9 “When the kings of the earth who committed adultery with her and shared her luxury see the smoke of her burning, they will weep and mourn over her. 10 Terrified at her torment, they will stand far off and cry: ‘Woe! Woe to you, great city, you mighty city of Babylon! In one hour your doom has come!’ 11 The merchants of the earth will weep and mourn over her because no one buys their cargoes anymore— 12 cargoes of gold, silver, precious stones and pearls; fine linen, purple, silk and scarlet cloth; every sort of citron wood, and articles of every kind made of ivory, costly wood, bronze, iron and marble; 13 cargoes of cinnamon and spice, of incense, myrrh and frankincense, of wine and olive oil, of fine flour and wheat; cattle and sheep; horses and carriages; and human beings sold as slaves.
14 They will say, ‘The fruit you longed for is gone from you. All your luxury and splendor have vanished, never to be recovered.’ 15 The merchants who sold these things and gained their wealth from her will stand far off, terrified at her torment. They will weep and mourn 16 and cry out: ‘Woe! Woe to you, great city, dressed in fine linen, purple and scarlet, and glittering with gold, precious stones and pearls! 17 In one hour such great wealth has been brought to ruin!’
Every sea captain, and all who travel by ship, the sailors, and all who earn their living from the sea, will stand far off. 18 When they see the smoke of her burning, they will exclaim, ‘Was there ever a city like this great city?’ 19 They will throw dust on their heads, and with weeping and mourning cry out: ‘Woe! Woe to you, great city, where all who had ships on the sea became rich through her wealth! In one hour she has been brought to ruin!’ 20 Rejoice over her, you heavens!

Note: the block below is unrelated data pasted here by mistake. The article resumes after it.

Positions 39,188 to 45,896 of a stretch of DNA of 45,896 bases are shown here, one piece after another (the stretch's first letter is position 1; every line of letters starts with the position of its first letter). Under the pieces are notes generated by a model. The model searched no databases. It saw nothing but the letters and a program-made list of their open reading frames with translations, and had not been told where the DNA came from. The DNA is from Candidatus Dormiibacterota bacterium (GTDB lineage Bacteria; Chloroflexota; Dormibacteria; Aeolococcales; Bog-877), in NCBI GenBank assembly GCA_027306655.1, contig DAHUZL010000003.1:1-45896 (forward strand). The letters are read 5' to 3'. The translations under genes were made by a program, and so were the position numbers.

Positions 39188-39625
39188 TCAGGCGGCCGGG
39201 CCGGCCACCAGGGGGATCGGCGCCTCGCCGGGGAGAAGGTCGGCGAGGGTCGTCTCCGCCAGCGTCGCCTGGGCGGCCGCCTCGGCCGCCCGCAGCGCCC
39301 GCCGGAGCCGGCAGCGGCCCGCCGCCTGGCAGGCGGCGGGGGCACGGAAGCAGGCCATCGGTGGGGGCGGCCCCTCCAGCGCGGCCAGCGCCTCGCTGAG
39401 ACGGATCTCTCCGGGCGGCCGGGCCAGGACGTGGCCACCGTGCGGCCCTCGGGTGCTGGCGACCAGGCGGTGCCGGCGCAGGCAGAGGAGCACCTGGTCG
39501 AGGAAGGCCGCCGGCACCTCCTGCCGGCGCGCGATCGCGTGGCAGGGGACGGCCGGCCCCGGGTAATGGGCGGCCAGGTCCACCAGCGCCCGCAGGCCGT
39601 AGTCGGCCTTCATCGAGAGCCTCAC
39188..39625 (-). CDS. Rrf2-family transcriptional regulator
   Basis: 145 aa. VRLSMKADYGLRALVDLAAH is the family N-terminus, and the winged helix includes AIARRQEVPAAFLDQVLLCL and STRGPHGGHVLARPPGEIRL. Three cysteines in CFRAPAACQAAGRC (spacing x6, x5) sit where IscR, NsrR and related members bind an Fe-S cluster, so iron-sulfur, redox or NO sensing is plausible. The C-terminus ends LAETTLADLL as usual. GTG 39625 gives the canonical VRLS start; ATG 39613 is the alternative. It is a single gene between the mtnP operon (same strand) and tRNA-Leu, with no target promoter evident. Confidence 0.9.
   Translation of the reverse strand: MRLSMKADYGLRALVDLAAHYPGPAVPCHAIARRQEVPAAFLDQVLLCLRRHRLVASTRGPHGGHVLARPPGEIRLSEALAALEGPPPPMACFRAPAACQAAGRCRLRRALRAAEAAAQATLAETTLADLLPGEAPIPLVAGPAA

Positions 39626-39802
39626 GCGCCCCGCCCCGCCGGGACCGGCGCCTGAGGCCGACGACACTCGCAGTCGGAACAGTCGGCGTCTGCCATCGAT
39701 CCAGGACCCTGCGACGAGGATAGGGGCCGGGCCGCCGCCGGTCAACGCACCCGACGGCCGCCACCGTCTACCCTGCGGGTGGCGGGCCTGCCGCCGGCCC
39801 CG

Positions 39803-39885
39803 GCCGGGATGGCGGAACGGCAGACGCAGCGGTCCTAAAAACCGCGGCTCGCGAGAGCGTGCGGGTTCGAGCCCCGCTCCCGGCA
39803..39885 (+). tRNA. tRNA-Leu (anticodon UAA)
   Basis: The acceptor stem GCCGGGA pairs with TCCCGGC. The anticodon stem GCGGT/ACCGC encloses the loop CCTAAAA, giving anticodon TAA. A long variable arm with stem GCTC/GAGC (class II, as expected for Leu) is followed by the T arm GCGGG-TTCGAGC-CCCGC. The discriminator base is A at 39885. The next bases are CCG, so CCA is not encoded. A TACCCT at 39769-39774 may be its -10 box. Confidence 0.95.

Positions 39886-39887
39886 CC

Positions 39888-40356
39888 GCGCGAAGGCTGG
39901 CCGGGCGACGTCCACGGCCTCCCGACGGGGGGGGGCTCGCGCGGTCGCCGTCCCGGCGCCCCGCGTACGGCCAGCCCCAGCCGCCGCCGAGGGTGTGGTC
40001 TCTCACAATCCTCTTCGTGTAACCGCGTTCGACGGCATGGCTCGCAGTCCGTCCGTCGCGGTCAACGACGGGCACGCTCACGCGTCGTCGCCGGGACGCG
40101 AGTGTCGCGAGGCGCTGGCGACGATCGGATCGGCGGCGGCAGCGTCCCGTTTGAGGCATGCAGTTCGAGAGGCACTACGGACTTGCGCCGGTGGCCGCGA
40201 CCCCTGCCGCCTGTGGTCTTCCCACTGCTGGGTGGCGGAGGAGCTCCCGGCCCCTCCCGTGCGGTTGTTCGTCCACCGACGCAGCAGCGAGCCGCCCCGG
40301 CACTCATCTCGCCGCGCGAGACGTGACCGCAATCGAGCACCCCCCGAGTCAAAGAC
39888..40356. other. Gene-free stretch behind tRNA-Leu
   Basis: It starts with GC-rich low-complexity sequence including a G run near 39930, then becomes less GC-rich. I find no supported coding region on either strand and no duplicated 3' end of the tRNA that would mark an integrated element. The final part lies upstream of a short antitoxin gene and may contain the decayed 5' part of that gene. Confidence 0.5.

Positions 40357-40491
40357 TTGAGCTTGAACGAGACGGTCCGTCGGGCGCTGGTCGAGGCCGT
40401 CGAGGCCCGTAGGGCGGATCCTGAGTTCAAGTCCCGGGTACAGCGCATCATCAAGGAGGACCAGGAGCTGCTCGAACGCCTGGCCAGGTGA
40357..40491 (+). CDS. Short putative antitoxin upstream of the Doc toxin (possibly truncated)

Rejoice, you people of God! Rejoice, apostles and prophets! For God has judged her with the judgment she imposed on you.” ~ Revelation 18: 9-20
Here is the main idea of the passage: “Chapter 17 describes the ‘Great Prostitute,’ called ‘Babylon the Great,’ and why she would need to be destroyed (Revelation 17:1). This section describes that destruction- how it occurred and its effect upon the inhabitants of the world. First, an angel proclaimed judgment on the great city (Revelation 18: 1-8). The rulers of the world lament the destruction of the city (Revelation 18: 9-10), as do the merchants who have become rich through trade (Revelation 18:11-16), the ship owners, and the captains of the merchant ships (Revelation 18:18-20).” (Life Application New Testament Commentary)
- 9-20- “The kings, merchants and seafarers of the earth mourn Babylon’s demise with three variations, or stanzas, of the same song (Revelation 18:10, 16-17, 19). Each group of mourners stands far from the city watching it burn, fearful for their own safety (vv. 9-10, 15, 17-18). The elements common to all three laments are identifiable in the dirge sung by the kings: Woe! Woe, O great city, O Babylon, city of power! In one hour your doom has come (v. 10).” (The IVP New Testament Commentary)
- 9- “The political leaders of the world will weep because of the loss of his capital city will signal the doom of the Antichrist’s empire, and with it, the source of their power. ‘Weep’ means ‘to sob openly.’ ‘Lament’ translates the same Greek word used to express the despair of the unbelieving world at the return of Christ.” (John MacArthur Study Bible Commentary)
- 11- The people have been swayed by lust of materialism and luxuries.
- 16-19- “The merchants and the seafarers elaborate the basic stanza in keeping with their respective interests. To the merchants, ‘the great city’ had been dressed in fine linen, purple and scarlet, and glittering with gold, precious stones and pearls (v. 16). To the seafarers, it was where all who had ships on the sea became rich through her wealth (v. 19). All share the common opening line, Woe! Woe, O great city, and a concluding line introduced by the words in one hour (compare 17:12, ‘who for one hour will receive authority as kings along with the beast’).” (The IVP New Testament Commentary)